Small-medium websites all over the world use shared hosting, because it’s easy to manage and extremely cost-effective for small businesses. In 2015, this continues to be the gold standard for entry-level sites.
Shared hosting, or any hosting for that matter, is never 100% fool proof and there is no such thing as 24/7 uptime.
While we’re on the topic of things that don’t exist, there is also no such thing as cheap “cloud” hosting, unlimited disk space, unlimited bandwidth, unlimited support, or unlimited anything when it comes to hosting. So before you jump on the shared hosting carousel, read the fine print. There is also no Santa Claus and no tooth fairy.
Even solid shared hosting plans have a 99 – 99.9% guaranteed uptime outside of scheduled maintenance. The one’s that say 99.99% are temporarily pushing their luck.
Translation: All websites and emails on a shared hosting plan will go down 0.1 – 0.01% of the time. That means, out of 100 days, you can easily be down for up to 24 hours, either broken down sporadically or for an entire stretch. Expect it.
But look at the bright side, 99 – 99.9% of the time, you will be up and running.
Can’t fathom the occasional website outage or slowdown?
Switch to a Virtual Private Host (VPS) or Dedicated server. For $60 - $500 more per month, depending on the size and scope of your website, you can really squeeze the chance of downtime and slowdowns to almost zero. Almost, because let’s face it, even Google goes down sometimes.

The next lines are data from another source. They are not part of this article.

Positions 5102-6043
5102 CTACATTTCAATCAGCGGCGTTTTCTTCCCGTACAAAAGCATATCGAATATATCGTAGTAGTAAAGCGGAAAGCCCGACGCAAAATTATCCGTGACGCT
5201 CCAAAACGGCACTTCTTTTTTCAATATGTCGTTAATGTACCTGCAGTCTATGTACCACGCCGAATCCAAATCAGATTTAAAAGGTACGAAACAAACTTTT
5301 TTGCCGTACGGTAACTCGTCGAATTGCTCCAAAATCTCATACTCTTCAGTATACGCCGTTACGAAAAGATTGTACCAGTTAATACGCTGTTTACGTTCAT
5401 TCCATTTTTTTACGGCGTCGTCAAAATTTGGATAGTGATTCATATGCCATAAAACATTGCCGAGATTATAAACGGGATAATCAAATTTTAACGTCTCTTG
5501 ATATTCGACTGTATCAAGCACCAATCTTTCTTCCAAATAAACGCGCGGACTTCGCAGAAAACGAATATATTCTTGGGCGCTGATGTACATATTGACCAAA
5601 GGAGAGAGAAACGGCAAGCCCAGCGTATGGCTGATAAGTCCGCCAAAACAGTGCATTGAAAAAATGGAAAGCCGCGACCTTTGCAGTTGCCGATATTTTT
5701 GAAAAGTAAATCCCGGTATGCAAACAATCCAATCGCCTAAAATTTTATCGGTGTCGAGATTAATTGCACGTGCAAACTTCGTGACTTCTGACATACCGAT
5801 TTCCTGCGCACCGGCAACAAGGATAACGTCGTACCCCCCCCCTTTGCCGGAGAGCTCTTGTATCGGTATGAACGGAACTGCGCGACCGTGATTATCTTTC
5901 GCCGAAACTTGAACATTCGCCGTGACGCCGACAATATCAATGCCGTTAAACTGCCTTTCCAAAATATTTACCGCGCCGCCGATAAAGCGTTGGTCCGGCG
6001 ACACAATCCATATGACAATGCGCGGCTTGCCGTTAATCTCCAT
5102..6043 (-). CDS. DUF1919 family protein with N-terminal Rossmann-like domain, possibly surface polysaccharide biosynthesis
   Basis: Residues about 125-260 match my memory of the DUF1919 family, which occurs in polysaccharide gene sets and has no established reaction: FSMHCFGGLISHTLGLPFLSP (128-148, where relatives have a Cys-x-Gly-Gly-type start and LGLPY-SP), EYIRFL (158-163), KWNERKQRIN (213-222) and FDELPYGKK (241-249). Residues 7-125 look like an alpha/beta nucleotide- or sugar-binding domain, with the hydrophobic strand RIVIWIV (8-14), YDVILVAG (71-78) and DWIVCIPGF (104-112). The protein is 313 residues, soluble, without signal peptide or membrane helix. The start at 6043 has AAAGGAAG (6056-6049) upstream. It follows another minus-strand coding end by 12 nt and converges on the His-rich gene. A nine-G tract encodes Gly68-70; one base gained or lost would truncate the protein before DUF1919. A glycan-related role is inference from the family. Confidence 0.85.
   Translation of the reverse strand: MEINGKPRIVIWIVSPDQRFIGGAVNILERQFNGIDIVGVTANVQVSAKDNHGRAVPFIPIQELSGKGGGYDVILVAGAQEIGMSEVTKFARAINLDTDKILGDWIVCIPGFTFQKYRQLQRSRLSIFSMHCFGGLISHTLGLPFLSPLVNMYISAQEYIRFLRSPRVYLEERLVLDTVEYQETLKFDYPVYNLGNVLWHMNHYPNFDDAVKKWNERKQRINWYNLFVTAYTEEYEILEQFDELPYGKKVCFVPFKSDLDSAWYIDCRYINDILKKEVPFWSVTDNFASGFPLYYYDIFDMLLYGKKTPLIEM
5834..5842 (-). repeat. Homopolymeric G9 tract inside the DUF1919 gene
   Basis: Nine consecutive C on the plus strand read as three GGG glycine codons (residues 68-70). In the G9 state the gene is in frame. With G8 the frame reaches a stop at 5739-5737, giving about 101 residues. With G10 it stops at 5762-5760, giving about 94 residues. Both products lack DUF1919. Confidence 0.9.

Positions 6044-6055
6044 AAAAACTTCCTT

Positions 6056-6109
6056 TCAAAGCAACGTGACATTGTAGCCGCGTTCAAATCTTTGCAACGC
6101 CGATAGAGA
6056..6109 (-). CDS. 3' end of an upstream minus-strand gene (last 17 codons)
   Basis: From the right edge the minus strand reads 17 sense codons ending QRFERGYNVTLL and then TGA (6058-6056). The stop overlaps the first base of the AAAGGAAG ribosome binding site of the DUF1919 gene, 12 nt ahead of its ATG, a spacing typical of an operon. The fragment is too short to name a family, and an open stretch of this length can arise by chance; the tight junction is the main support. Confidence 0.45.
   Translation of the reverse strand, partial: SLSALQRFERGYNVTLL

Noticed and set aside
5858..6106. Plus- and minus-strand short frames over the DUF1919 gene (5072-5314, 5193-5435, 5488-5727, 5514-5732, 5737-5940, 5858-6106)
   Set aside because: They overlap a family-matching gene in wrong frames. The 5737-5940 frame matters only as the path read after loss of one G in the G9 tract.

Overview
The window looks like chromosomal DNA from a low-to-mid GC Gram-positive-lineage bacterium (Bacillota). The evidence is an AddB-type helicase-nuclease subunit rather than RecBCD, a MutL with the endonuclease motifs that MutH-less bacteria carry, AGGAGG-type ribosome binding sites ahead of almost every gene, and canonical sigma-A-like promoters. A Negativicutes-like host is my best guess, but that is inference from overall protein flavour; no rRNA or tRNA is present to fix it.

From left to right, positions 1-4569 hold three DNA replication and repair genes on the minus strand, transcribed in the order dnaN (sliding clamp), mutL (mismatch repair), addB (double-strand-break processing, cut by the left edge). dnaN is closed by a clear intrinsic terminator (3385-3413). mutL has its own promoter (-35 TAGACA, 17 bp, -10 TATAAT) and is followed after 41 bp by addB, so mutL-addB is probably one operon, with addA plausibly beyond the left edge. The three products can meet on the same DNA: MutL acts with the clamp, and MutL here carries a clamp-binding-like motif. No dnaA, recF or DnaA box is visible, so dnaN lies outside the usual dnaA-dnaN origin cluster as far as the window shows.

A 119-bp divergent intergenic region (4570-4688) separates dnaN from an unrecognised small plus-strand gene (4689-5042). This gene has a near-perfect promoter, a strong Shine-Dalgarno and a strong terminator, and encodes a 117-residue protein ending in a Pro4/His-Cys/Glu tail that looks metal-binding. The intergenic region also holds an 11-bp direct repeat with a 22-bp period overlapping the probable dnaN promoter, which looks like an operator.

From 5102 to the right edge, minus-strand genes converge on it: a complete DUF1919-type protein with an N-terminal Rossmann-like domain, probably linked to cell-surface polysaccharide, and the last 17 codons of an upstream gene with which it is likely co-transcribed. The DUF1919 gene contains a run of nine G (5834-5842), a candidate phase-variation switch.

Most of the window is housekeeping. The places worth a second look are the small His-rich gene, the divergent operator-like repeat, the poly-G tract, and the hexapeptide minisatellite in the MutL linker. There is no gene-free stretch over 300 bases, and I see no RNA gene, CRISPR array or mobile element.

Then again, dealing with a larger more complicated site that warrants a bigger hosting plan presents a, excuse the pun, host of other maintenance issues.
Emails can be another challenge altogether. A shared server for vital email handling is a big no-no for serious businesses that require consistent email correspondence. If you’re using webmail or a 3rd party webmail client like Outlook with your shared server, and can’t possibly handle the occasional outage or delay? Switch to Google Apps for Businesses.
We tested 7 different shared hosting companies
In the early days, GoDaddy didn’t even have cPanel. They had their own proprietary interface, which made website management unnecessarily cumbersome. The hosting was advertised as ultra cheap, but then the add-ons and upgrades were obviously where they got you. They’ll always get you some way or another.
When something looks too good to be true, it usually is. They had something like $1/mo hosting, but forced their GoDaddy banner to appear across the top of your website! If a customer wanted to remove that, they had to pay.
Support was decent for the time. Uptime was fair. Biggest issue was server speed. Website load time was atrocious, especially during peak hours.
Host Gator and Blue Host (2009 – 2010)
Host Gator and Blue Host were very similar, so I’m going to lump them into one boat. Like GoDaddy, these two are just giant cheap server farms. They usually put you on a “fresh” server in the beginning, and then after some time passes, you start suffering, the usual ordeal.
The hook for many was the crazy amount of bloated and useless offers. Other than the free advertising credits, which you can get anywhere, they dazzled you with 1000 free templates, free “website builders,” and free coupons for piles of completely useless junk.